RYK VAN NIEKERK: Welcome to this week’s edition of the Be a Better Investor podcast. It’s a podcast where I speak to professional investors and we discuss how they approach investments, how they pick winners and losers, and what they do with losers. This is of course in the context of their personal portfolios, not the professional portfolios they manage. The idea is to find golden nuggets of wisdom from their perspectives and experiences to assist amateur retail investors to become better investors.
My guest today is investment rockstar David Shapiro. He’s officially the deputy chairman of Sasfin, but he’s been in the industry for more than 50 years and he has seen it all.
He has also won most of the investment awards available in South Africa. David, thank you so much for joining me. I just want to start off with you joining the JSE in 1972. You must have seen so many market crashes, recoveries. How do they relate to what we’re currently seeing?
DAVID SHAPIRO: They are all the same. They always test you and you always think you’ll never see the end of the tunnel. You know, you only see bleakness. But things pass and this one will also pass. It rattles you, it tests you, but this is the time that people do stupid things. So I think the advice, in very simple terms, Ryk, is if you go back to when I started on the market in 1972, if you go back another 50 years before that, and you look at the market and you look at where it is today, that chart is still going from the bottom left hand to the top right hand corner.
That’s how markets work. Economies will grow, companies will emerge, there will be opportunities.
So there are ups and downs and what I’m saying to you is probably trite, and might not give you comfort. But we get through these things and you know it’s going to come.
After every drunken spree you get a hangover. That’s how it works. Even while you’re at that party, you know what you’re going to feel like in the morning, and I think that’s really what it is.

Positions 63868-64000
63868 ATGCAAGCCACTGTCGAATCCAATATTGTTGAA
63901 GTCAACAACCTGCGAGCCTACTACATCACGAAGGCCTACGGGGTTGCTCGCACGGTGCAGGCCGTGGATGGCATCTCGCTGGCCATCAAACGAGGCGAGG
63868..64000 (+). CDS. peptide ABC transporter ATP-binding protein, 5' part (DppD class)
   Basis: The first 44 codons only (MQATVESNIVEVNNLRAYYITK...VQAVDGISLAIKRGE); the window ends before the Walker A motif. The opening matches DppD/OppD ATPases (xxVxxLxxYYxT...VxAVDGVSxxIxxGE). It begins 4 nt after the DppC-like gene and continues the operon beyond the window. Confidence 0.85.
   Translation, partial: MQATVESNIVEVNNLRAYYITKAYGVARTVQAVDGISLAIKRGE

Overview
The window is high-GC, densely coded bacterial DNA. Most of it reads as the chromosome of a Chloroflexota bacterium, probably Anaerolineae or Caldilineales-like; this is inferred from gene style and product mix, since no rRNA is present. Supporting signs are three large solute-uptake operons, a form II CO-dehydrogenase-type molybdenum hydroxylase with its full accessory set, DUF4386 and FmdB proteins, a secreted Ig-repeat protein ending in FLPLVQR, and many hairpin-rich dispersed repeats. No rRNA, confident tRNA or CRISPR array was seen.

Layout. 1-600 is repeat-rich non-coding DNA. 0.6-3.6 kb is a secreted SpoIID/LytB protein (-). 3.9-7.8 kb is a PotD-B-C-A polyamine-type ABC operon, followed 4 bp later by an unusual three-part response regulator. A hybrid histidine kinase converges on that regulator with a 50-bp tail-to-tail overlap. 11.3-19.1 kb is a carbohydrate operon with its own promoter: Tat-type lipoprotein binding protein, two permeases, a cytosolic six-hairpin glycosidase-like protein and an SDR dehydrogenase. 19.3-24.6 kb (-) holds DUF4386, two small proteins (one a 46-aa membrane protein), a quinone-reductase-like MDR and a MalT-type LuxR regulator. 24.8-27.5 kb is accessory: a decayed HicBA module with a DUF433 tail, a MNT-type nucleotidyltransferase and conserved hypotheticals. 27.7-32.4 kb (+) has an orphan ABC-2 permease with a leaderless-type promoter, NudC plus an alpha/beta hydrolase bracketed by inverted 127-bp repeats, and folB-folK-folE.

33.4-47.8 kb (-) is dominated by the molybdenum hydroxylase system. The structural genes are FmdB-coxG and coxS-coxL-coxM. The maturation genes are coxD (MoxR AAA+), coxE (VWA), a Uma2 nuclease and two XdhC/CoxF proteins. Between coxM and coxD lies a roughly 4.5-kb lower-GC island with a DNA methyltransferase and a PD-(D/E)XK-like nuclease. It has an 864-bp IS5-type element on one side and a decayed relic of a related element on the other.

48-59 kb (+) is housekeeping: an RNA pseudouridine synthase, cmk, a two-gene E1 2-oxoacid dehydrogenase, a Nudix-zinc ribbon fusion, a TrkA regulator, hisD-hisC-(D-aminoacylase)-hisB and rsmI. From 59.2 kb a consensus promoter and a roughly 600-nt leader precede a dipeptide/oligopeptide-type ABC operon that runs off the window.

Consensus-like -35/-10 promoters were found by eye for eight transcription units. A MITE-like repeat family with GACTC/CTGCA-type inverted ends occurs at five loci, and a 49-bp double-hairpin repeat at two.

RYK VAN NIEKERK: Do you still get anxious when you see those big dark-red numbers?
DAVID SHAPIRO: Well, I prefer not to have that, but Ryk, what you do – and there are so many lessons that I’ve learned along the way – what you learn to do is you learn over the years just to focus. I know that’s an easy word, it’s a five-letter word. But what you do is you keep looking for quality investments that you know you’re going to be with for a long time. And that takes experience.
How do you find quality companies? You know that they’re going to emerge and you know that they’re going to be stronger and they will continue to pick up – and you just ride it through.
It’s easy for me, it’s easy to select those shares. The difficulty is handling the emotions of clients and people that you talk to; the difficulty is managing the aspirations and emotions.
RYK VAN NIEKERK: Yeah, emotions. I think that is the worst – to react on emotions. It’s been proven over and over again that it’s going to cost you a lot of money.
But you have invested, and invest, all people’s savings, their life savings. Your success will determine their quality of life post retirement. You also manage your own personal portfolio. Do you manage them differently?
DAVID SHAPIRO: Nah, exactly the same. In other words, I would not buy something for my clients that I wouldn’t buy for myself. I’m not speculatively minded at all. Not at all. I’m a theme-driven person. Even now I’m battling with a lot of commentators, I’m battling with a lot of analysts.